Warning! Construction Ahead, Team-Building in Progress!

One of the hardest things about the development of a strong team is finding people that you work together to bring out the best in each other. A team, based on the old team development framework by Tuckman is not easy! The concept of Form, Storm, Norm, and Perform takes patience. It takes people who are willing to go beyond self-focus and seek out the best in others.

under-construction-clipart-Under-constructionIn our culture this rarely happens. We don’t often see teams that withstand change. Whether we are talking about the turnover of professional sports, or the new environment found in the organization of today – rare is the team that has any real sense of continuity.

So, if we are unlikely to see teams stay together for more than a short period of time, what can be done to encourage teams to flourish? Three things stick out as key components for successful teamwork in this environment:

1) Set constraints – researchers on creativity are pointing more and more to the reality that rather than hampering our abilities to create, constraints actually encourage our ability. If constraints are placed on the process (e.g. the purpose of the group is to formulate a new haircare product for our consumer line), then the group is likely to reach better results.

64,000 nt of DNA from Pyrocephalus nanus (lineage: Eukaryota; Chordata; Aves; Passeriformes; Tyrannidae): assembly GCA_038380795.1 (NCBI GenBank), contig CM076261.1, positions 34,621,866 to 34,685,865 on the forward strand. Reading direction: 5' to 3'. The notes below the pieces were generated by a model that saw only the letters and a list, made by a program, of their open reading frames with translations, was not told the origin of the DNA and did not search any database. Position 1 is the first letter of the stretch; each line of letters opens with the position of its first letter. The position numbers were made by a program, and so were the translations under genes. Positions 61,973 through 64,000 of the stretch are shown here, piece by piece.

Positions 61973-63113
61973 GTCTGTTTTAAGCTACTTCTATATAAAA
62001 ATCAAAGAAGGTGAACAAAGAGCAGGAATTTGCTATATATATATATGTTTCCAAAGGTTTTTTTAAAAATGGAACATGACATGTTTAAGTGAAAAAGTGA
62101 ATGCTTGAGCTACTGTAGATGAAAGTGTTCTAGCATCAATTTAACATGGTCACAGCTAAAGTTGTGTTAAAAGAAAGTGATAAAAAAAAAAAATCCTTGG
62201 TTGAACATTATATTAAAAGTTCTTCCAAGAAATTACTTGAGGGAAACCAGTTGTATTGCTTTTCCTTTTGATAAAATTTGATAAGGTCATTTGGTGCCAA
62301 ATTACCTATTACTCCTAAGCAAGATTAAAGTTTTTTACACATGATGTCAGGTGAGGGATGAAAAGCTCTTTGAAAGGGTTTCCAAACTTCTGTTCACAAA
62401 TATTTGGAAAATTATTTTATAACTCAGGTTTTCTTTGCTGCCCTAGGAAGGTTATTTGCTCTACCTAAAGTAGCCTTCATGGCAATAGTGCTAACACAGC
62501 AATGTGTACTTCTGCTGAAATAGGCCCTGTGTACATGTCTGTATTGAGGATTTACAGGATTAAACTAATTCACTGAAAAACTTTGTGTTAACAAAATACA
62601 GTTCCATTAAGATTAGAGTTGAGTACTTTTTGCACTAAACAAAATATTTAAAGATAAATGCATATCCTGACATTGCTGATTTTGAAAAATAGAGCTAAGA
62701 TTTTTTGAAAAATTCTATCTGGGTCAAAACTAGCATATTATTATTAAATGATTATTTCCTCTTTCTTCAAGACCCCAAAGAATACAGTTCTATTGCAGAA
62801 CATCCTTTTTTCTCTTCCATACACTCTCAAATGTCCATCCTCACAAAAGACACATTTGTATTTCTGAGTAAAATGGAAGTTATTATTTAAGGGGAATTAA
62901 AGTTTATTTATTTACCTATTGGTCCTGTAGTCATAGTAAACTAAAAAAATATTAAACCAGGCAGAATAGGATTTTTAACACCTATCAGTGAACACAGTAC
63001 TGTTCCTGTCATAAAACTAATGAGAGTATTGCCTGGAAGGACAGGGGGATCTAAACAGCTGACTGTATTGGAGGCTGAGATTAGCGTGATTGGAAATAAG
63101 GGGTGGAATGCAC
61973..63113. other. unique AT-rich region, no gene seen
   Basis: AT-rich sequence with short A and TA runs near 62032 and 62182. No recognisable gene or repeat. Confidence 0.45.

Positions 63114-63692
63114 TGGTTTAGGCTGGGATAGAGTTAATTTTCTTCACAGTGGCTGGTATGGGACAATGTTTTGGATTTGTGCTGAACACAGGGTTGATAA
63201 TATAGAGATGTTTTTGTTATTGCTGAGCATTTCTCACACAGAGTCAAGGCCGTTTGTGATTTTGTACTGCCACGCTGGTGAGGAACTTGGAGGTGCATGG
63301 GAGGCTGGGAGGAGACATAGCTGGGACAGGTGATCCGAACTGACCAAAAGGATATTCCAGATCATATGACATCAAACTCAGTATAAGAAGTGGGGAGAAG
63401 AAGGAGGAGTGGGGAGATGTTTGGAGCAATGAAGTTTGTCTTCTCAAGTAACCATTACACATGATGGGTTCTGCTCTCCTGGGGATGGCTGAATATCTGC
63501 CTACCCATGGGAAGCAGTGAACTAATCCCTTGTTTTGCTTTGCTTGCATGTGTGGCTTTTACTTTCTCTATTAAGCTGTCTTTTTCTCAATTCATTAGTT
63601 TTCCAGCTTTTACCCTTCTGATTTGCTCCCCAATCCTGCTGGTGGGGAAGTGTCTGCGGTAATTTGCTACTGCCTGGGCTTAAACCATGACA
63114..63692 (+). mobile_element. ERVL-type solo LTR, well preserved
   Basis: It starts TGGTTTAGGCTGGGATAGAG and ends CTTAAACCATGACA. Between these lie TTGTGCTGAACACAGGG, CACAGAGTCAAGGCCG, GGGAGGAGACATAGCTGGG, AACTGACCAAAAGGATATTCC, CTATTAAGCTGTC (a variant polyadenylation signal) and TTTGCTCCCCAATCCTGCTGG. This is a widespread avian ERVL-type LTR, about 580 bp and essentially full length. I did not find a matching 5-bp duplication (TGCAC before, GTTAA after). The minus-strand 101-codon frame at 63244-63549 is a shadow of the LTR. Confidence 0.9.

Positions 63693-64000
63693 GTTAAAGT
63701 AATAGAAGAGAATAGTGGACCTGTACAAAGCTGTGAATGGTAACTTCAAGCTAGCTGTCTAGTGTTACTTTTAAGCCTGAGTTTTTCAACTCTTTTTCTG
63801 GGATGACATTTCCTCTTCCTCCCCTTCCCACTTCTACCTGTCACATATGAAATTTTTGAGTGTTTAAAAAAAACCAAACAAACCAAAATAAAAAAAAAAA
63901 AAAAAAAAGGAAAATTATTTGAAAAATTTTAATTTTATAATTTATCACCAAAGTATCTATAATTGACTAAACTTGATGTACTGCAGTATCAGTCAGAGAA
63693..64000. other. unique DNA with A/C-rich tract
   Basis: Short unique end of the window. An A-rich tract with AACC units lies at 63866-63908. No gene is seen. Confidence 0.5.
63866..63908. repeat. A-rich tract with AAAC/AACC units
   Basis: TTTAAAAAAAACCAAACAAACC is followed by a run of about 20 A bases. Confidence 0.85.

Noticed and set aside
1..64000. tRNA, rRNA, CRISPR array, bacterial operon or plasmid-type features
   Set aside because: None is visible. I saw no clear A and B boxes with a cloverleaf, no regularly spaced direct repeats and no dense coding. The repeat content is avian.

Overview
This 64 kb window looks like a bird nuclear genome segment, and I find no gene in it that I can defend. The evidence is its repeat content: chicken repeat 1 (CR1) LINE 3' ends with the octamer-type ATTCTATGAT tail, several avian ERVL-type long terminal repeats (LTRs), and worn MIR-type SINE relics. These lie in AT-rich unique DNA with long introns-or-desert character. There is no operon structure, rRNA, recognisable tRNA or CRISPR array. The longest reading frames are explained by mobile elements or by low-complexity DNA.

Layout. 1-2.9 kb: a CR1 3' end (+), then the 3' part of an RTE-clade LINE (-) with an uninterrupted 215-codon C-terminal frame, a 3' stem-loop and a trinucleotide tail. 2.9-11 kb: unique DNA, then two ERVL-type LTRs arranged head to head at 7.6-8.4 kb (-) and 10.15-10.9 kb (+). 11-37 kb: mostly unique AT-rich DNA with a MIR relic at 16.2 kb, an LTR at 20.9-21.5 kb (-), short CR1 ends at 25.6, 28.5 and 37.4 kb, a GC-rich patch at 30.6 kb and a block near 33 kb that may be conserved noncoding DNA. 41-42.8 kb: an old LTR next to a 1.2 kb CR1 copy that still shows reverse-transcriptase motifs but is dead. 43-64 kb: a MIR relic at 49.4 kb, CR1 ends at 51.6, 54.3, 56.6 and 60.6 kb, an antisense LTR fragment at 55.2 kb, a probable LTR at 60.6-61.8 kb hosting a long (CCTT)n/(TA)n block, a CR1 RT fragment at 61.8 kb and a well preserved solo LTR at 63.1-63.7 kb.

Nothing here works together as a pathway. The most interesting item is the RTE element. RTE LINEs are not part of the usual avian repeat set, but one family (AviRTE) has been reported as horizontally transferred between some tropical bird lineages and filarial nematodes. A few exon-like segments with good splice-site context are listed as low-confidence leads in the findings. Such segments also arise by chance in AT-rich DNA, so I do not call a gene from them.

2) Set deadlines – ok, so deadlines really are just more constraints, but from a specific perspective when we are given deadlines we have a goal that needs to be reached. Groups that have a time-sensitive factor to their work understand that an outcome needs to be reached and are more likely to iterate than to get stuck forever in the brainstorming and discussion stages.

3) Encourage humility (not meekness) – not often talked about, but groups that show humility have a significant advantage. They know what they are good at and what they aren’t. Too often individuals overestimate their abilities, and groups (with a desire not to hurt feelings) place tasks in the hands of people who are not capable of flourishing in those roles. Teams that practice humility have a proper perspective of their abilities, yet still show care and concern.

So your team won’t be able to age like a fine wine or a tasteful cheese, but that doesn’t mean success can’t be the endpoint for your work.

What do you think?

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